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Indoor farming technology seeks to localize agriculture

“The goal is to have the first crops in the system in August of this year,” Zeman said. “It’s going to take a pretty serious pull from everyone involved to get us there.” Whereas traditional agriculture grows in outdoor fields or gardens, Interius Farms uses hydroponics and vertical farming to grow plants indoors, offering a climate-controlled environment and artificial lighting in place of sunlight.

A Canadian company is pioneering new technology for growing produce indoors, utilizing hydroponics to provide year-round, cost-effective food production. Interius Farms, based in Montreal, developed the innovative system as a means to localize agriculture in a country where fresh produce is imported at least seven months a year from other parts of the U.S. and North America.

Founded in 2018 by longtime friends Jonnie Lawson and Tristan Zeman, the company is taking vertical farming to the next level with its 8-foot rotating rack design—exposing plants to a single light fixture saving on both space and energy demand.

From the left: Brady Deslippe (Chief Technology Officer) and Tristan Zeman (Founder/President)

More efficiency
While the project is currently in its beta stage, Interius Farms is ambitiously ramping up to commercial scale, moving into a 14,000-square-foot facility to grow leafy greens, including lettuce, kale, cilantro, parsley and basil.

The rotating rack eliminates the need for additional lighting systems, maximizing energy efficiency. Zeman said the system requires 40-80% less lighting and 92% less land than traditional agriculture. The original proof of concept was done in the corner of Zeman’s Chicago apartment. Now, he said they are zeroing in on a commercial facility where Interius Farms can grow a significant amount of food. “5,000 square feet of growing space produces over a million heads of lettuce,” he said.  

Growing with hydroponics is inherently more expensive, Zeman said, with higher costs of inputs. He knows they cannot compete on direct cost with field lettuce. However, where the technology proves especially valuable is how it insulates against seasonal price fluctuations of produce and other shocks in the supply chain, such as disease outbreaks and natural disasters in other parts of the world. 

Interius Farms is also working with urban-gro, a Colorado-based company that focuses on engineering efficient and profitable controlled environment agriculture facilities. Though urban-gro is traditionally rooted in cannabis, the business is expanding its expertise to work with innovators in other areas of farming. “We are excited to be working with Interius Farms and their innovative and patented approach to growing fresh and sustainable foods for the Canadian market,” said Jim Dennedy, urban-gro’s president and chief operating officer.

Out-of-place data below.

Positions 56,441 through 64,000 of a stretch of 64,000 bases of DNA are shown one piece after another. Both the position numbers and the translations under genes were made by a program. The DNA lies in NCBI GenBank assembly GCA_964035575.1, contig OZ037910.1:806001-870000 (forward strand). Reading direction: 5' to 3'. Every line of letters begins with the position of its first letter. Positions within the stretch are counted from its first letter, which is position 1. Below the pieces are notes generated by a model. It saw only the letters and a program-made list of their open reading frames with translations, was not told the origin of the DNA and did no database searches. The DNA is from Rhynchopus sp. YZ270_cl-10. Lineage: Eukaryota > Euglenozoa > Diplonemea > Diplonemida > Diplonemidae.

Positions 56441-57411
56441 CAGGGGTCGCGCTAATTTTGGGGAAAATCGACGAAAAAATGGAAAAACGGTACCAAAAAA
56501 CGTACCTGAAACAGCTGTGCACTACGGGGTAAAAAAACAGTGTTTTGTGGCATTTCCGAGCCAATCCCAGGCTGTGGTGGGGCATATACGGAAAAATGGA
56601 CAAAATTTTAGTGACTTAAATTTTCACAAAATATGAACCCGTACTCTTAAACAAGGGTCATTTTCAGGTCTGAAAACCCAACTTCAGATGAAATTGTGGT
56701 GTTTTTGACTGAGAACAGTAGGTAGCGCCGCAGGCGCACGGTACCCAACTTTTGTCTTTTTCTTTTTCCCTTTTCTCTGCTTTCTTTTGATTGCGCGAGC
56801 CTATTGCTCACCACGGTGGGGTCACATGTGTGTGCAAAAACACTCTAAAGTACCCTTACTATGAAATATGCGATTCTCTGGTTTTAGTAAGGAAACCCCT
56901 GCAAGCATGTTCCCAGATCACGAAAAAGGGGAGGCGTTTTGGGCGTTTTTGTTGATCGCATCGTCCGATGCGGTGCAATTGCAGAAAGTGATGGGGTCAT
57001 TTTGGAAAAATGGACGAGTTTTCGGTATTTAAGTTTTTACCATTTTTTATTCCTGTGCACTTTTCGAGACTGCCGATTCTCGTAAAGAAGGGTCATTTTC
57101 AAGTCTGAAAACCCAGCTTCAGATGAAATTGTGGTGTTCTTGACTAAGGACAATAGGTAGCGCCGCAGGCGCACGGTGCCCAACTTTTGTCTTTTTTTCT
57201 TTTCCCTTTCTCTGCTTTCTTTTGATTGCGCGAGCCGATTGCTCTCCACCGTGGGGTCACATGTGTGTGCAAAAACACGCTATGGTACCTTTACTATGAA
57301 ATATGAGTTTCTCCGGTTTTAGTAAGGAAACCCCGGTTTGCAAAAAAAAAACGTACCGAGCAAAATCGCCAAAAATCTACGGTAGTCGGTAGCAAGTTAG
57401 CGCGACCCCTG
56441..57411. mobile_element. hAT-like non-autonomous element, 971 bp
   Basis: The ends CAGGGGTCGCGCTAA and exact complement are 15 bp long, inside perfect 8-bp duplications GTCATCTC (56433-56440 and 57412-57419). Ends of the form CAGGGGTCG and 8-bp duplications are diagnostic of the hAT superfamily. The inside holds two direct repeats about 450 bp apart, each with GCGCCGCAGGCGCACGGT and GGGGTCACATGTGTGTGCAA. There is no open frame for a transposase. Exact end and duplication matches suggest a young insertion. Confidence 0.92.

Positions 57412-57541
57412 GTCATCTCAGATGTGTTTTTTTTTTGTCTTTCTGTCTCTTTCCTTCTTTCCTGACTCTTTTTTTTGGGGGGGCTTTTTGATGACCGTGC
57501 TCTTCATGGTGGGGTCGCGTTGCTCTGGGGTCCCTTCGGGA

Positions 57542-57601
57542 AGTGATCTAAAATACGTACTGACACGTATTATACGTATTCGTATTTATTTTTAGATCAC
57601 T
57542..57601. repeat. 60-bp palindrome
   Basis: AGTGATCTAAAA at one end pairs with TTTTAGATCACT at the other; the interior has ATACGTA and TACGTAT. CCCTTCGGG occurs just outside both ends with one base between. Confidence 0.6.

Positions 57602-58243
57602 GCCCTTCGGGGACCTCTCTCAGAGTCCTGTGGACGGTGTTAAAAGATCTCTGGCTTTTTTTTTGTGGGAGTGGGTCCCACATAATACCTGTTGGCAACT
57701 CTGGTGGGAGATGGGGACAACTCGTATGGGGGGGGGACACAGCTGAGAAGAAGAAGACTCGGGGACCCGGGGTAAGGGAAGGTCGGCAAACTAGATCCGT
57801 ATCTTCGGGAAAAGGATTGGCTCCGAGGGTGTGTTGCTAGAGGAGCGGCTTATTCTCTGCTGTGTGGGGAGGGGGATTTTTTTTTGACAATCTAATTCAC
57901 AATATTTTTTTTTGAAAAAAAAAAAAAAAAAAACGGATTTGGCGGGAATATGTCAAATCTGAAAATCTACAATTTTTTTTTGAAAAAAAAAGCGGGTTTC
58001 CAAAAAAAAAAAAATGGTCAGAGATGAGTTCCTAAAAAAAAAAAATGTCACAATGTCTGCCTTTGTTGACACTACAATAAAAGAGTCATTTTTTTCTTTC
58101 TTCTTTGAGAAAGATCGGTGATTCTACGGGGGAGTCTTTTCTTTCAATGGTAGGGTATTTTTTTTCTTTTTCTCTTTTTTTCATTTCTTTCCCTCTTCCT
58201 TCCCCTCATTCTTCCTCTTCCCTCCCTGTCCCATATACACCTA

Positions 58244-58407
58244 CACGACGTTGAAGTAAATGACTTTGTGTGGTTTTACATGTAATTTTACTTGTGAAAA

The mission of Interius Farms, according to Zeman, is to localize Canadian agriculture through its platform. Buyers will have access to locally grown food even in harsh winter months while at the same time giving themselves an “insurance policy” against volatile prices caused by supply chain disruptions.

“We offer a fresher and more sustainable product, and we introduce price and business sustainability into the Canadian food market, especially in those import months,” Zeman said.

Seasonal fluctuations can increase the price of field lettuce by as much as 85% during the non-growing months, Zeman said. “When the vast majority of the Canadian supply chain in the winter is coming from the American Southwest, you’re very exposed, and you’re not getting very high-quality produce by the time it’s been shipped up here,” Zeman added.

The fresh produce

More control
Looking ahead, Zeman said he has heard from some consumers who question whether indoor agriculture produces healthy, natural food. That is a perception the company will battle, he said, though he points out Interius Farms can offer enhanced traceability with its design. “Everyone wants to know exactly where their food came from,” he said. “And we can tell you, from the seed, exactly what nutrients it has received. For every second of the plant’s life, we can tell you exactly what the plant has received, whereas if you’re in the field, many factors are out of your control.”

Over the next six months, Zeman said Interius Farms and urban-gro will be joined at the hip, testing their commercial facility’s design, vendors, lighting fixtures and other options. “Through our engagement with urban-gro, we gain the advantage of supplementing our internal expertise with the urban-gro team that has spent decades working with complex systems. We can rely on urban-gro to guide us in developing the right solutions for our unique application. The ultimate goal is to be in that facility, to have that anchor customer—which we feel like we’re very close to having in place—and growing very soon in our first facility,” Zeman said.

For more information:

Interius Farms